I joined the cops the following year 1981 – then I had to call him Sir!
He was definitely an old school copper – enough said.
announced the presentation of Sergeant Bailey’s George Cross by Sir William McKell.
GEORGE CROSS AWARD – INVESTITURE BY MR. McKELL.
Mrs. F. M. Bailey, of Cleveland Street, Moore Park, widow of Police Sgt. Eric G. Bailey, yesterday received the George Cross awarded to her husband for holding a man who had fatally wounded him until assistance arrived, at Blayney in January, 1945. The decoration was made at an investiture held by the Governor General, Mr. McKell, at Government House.
Sergeant Bailey was born in 1906 and joined the New South Wales Police Force in 1927. At the time of his death he was stationed at Blayney. He was posthumously promoted to Sergeant 3rd Class ( Although his grave states Sgt 2/c ) and awarded the George Cross and the George Lewis Trophy.
* Eric BAILEY is the ONLY Australian Police Officer to be awarded the Imperial Honour, namely the George Cross Medal.
Eric George Bailey (1906-1945), policeman, was born on 14 October 1906 at Tenterfield, New South Wales, ninth child of Arthur Peter Bailey, compositor, and his wife Jane, née Bush, both native-born. Eric worked as a postal assistant before joining the New South Wales Police Force on 16 March 1927. After training, he was transferred to Sydney’s No.4 Division on 14 June, and sent to The Rock in 1928; he then served at Gundagai, Narrandera and other rural stations. Bailey was confirmed an ordinary constable on 16 March 1928. He married Florence May O’Connor at Mount Carmel Catholic Church, Waterloo, on 24 November that year.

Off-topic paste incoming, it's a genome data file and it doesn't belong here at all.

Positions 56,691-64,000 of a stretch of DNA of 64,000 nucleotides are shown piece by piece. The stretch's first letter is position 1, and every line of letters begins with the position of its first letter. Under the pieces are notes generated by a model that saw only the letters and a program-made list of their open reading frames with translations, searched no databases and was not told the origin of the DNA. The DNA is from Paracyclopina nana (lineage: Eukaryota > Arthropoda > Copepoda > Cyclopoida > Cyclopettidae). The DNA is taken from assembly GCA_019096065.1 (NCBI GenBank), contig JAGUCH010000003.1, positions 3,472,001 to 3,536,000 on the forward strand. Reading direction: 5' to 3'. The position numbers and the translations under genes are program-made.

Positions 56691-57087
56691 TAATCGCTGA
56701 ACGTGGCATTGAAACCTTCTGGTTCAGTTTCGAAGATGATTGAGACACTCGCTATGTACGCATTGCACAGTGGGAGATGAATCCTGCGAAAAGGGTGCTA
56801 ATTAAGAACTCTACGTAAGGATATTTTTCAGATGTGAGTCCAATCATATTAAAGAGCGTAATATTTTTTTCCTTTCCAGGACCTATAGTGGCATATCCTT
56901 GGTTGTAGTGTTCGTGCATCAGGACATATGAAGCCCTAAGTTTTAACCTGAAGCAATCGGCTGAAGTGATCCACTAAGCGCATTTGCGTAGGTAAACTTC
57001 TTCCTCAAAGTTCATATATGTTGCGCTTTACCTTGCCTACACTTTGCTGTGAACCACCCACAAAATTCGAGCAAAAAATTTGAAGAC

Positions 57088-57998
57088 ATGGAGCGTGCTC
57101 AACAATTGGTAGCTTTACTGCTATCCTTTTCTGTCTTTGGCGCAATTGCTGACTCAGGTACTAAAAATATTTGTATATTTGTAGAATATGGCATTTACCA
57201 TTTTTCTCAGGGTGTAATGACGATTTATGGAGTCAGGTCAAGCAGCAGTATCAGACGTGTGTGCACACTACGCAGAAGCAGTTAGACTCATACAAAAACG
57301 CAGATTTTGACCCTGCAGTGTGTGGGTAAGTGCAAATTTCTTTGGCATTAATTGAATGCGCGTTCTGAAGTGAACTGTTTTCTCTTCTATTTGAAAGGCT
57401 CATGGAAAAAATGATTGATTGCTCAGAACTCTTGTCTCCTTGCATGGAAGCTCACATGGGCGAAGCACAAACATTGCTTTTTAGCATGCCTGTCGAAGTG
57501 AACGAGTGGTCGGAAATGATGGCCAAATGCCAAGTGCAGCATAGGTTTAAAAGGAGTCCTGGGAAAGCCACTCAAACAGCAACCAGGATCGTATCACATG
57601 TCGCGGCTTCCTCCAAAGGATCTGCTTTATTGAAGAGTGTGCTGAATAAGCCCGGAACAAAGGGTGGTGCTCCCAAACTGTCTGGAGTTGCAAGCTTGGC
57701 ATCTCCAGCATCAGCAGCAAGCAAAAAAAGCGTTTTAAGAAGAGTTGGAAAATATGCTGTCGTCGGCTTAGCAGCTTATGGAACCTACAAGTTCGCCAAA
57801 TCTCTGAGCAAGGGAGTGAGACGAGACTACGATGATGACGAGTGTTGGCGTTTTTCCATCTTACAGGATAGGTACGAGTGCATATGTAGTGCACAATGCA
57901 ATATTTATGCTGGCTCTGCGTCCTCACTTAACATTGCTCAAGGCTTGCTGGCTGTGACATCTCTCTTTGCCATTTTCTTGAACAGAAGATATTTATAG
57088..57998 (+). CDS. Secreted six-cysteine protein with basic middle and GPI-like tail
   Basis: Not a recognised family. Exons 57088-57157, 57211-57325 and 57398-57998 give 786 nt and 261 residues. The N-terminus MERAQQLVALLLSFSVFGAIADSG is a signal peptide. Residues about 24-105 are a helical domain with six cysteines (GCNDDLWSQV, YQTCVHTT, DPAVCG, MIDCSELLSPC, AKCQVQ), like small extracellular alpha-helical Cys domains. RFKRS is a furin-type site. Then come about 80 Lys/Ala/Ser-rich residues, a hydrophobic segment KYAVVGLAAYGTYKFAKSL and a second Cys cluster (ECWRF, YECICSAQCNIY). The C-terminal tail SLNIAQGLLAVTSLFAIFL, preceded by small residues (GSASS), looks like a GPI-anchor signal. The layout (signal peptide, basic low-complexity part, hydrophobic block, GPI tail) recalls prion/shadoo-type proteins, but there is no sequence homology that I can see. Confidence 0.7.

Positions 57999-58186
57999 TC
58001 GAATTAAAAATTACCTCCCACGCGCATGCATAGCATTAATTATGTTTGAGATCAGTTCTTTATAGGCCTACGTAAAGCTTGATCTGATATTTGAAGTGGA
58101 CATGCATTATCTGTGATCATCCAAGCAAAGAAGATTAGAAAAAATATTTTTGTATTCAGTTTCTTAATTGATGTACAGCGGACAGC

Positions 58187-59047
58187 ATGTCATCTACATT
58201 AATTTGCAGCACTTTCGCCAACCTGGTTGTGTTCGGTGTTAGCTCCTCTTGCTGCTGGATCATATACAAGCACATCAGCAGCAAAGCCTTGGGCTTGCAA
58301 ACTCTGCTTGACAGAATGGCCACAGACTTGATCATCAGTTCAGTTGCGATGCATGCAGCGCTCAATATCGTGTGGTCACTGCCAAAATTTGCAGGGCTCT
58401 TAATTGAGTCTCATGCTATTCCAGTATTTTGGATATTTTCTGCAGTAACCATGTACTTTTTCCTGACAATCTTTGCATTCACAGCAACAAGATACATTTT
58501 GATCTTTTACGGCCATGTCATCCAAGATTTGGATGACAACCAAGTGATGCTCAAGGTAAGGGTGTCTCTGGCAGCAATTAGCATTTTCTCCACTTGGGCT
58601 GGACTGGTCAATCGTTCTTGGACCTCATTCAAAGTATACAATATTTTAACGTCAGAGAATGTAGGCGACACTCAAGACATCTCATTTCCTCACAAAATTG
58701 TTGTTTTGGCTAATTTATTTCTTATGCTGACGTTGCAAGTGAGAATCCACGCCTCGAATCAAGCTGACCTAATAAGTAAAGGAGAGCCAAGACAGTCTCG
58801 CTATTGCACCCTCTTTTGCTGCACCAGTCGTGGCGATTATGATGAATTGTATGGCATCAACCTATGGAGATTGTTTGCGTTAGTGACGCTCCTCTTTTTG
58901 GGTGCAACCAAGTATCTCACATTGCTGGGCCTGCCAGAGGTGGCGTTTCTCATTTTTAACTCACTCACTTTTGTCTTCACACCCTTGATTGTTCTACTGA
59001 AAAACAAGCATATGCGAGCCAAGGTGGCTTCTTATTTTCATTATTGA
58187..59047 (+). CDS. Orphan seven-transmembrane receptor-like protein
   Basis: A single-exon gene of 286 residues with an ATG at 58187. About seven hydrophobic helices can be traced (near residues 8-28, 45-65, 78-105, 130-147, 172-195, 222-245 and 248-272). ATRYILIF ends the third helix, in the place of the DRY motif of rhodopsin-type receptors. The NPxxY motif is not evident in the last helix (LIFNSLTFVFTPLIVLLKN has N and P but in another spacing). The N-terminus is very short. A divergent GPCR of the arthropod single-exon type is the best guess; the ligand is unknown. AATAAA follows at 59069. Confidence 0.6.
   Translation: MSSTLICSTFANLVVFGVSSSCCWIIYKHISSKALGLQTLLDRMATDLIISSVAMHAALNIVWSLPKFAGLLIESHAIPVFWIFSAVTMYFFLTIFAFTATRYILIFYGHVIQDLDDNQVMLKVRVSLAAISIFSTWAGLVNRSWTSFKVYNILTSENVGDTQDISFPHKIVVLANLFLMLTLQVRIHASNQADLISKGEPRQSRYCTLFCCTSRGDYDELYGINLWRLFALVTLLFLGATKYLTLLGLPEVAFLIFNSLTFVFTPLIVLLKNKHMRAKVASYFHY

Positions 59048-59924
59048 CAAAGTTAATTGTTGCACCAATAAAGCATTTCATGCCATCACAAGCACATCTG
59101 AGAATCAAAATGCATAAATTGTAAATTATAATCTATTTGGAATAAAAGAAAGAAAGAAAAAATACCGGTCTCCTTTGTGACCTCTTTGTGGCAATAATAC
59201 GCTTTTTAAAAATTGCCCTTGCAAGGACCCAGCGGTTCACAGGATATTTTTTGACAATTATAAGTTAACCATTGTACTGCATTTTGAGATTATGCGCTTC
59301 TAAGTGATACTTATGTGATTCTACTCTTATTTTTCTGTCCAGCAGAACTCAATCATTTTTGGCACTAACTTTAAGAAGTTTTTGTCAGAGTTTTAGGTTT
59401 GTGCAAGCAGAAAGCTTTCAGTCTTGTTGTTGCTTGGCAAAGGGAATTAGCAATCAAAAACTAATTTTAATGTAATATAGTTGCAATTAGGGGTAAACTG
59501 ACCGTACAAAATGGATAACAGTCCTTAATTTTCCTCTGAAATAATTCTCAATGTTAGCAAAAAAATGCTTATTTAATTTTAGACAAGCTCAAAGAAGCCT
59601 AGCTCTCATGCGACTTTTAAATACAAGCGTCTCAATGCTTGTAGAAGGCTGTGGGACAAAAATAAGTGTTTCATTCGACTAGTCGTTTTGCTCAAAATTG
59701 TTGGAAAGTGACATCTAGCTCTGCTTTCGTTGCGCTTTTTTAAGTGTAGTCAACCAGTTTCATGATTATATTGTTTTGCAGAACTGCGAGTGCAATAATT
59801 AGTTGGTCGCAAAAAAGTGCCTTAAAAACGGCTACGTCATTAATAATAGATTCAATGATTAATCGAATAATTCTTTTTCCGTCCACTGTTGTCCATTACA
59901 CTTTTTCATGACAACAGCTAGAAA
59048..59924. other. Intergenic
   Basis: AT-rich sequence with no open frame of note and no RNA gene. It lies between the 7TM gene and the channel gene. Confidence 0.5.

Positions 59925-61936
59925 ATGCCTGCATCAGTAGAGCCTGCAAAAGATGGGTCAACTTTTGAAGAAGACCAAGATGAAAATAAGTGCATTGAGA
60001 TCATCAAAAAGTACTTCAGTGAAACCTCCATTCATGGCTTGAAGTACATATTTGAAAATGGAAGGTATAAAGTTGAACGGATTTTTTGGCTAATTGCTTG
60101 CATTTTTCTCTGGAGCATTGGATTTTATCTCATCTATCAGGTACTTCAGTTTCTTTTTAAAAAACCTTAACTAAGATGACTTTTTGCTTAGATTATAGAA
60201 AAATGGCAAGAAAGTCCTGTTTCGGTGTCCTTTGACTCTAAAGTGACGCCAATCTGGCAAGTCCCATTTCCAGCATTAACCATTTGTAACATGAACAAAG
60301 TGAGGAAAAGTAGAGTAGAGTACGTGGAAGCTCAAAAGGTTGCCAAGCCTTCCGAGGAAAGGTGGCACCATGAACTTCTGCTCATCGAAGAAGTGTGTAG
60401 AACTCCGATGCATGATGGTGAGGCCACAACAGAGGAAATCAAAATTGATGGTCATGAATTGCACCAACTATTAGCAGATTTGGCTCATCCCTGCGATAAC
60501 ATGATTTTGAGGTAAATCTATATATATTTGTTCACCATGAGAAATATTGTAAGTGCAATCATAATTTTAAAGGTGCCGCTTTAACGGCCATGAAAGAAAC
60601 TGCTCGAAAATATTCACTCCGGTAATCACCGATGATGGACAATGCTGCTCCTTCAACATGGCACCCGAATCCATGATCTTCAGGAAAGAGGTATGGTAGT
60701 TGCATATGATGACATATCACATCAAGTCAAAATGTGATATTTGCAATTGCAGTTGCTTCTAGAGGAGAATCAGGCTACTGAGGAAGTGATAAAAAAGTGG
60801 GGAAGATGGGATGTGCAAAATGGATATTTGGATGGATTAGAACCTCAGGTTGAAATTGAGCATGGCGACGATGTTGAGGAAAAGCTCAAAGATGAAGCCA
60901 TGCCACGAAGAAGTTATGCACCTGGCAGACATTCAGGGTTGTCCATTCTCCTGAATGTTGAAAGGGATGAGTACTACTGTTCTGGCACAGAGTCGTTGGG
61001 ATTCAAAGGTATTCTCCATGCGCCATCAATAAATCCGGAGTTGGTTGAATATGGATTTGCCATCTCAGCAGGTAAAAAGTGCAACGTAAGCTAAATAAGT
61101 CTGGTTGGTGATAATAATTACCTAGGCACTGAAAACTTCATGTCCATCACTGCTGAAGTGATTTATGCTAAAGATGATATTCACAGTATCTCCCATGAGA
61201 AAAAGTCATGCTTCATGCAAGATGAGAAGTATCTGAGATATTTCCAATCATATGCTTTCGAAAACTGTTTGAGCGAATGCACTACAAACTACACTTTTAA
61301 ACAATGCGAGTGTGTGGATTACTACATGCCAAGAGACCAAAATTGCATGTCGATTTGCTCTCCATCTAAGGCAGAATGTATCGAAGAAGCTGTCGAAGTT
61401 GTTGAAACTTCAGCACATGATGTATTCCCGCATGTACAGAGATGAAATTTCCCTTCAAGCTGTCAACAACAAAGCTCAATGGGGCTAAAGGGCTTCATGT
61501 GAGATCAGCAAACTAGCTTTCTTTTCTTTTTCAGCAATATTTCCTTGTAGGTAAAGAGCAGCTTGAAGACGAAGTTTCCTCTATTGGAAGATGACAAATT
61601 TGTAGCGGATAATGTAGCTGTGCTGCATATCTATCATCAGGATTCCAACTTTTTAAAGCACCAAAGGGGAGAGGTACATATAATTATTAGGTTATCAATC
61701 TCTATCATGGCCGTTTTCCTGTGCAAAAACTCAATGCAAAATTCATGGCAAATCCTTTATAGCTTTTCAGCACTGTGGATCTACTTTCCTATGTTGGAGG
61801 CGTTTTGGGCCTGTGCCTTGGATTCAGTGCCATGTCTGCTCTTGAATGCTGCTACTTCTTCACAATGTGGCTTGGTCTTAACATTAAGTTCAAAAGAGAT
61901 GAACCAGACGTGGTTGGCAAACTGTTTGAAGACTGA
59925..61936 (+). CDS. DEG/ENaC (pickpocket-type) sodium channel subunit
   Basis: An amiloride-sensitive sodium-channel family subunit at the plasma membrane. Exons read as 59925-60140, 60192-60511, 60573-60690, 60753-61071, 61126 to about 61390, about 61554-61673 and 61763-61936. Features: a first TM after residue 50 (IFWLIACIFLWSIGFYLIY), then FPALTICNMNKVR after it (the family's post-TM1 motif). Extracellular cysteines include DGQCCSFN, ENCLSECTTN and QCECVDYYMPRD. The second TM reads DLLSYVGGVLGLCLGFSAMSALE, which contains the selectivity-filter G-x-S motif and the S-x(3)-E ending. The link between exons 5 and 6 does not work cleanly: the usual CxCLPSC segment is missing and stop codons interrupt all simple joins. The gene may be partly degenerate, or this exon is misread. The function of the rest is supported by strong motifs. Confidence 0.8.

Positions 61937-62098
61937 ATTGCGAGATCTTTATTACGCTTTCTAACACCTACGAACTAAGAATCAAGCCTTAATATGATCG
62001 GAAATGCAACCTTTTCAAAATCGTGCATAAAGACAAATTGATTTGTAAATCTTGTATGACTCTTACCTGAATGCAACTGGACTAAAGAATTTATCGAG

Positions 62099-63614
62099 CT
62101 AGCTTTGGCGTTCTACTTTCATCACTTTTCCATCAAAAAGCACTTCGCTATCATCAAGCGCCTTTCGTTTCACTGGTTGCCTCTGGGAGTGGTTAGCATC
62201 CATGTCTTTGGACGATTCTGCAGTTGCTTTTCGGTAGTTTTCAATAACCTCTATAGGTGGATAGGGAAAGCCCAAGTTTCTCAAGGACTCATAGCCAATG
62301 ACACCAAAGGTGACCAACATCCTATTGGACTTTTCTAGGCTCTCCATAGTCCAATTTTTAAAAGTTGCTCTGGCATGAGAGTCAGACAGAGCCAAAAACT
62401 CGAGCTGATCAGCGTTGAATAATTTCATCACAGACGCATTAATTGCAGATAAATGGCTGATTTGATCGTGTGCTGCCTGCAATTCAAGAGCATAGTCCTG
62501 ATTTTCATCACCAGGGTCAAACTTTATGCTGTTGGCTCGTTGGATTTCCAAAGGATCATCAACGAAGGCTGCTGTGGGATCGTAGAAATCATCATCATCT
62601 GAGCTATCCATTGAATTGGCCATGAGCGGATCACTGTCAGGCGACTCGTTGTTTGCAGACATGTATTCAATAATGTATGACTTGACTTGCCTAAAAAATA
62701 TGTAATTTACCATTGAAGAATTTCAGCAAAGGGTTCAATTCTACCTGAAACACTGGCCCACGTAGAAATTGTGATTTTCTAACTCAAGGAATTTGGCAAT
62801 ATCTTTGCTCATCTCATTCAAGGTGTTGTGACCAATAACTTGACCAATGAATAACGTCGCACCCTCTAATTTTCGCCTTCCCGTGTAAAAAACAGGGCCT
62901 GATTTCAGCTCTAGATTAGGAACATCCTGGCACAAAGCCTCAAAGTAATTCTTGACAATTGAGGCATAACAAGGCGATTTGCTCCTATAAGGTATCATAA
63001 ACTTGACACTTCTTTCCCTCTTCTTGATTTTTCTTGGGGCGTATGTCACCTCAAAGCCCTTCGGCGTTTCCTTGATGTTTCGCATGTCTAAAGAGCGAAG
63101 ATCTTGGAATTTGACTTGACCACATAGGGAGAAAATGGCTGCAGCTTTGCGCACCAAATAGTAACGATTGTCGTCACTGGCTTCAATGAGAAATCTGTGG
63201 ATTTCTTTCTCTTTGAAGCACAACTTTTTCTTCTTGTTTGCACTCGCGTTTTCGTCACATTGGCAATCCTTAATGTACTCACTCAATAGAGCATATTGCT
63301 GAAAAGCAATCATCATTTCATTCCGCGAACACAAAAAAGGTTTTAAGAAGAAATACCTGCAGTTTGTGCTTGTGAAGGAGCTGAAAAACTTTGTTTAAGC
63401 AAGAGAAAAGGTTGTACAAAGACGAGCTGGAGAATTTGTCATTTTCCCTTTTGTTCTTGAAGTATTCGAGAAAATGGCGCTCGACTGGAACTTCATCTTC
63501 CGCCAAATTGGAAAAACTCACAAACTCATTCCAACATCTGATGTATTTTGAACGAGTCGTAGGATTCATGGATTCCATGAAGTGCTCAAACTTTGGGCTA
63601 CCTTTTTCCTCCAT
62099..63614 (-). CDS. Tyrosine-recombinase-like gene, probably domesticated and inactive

Promoted constable 1st class on 23 April 1938, Bailey was next stationed at Moruya on the south coast. In 1940 he arrested a criminal at Batemans Bay and was commended for bravery, cool-headedness and devotion to duty. Learning that a fishing trawler had been attacked by a Japanese submarine off Moruya on 3 August 1942, he and Sergeant Horace Miller set out at night in a pleasure launch in heavy seas to assist with the rescue of the survivors. Bailey was highly commended and awarded six months seniority for conspicuous bravery; he also received a certificate of merit from the Royal Shipwreck Relief and Humane Society of New South Wales.
On 4 January 1945 Bailey was transferred to Blayney, south-west of Bathurst. On a hot summer evening eight days later, while on duty in Adelaide Street, he was informed that a drinker at the Exchange Hotel was displaying a revolver. When Bailey questioned the offender, Cyril Norman, and declared that he would search his room, Norman drew a revolver and shot him. In the ensuing struggle two more shots were fired, but Bailey managed to handcuff Norman and restrain him until Constable Grady arrived. Bailey told Grady: ‘He shot me through the back. Don’t let him get away . . . I had a go. I didn’t squib it’. Fatally wounded by the first shot, Bailey died hours later on 12 January 1945 in Orange Base Hospital, his wife at his side.
Norman was charged with the murder and that of Maurice Hannigan, a Sydney shopkeeper from whom he had stolen guns and ammunition. Although he was convicted, the death sentence was later commuted to life imprisonment.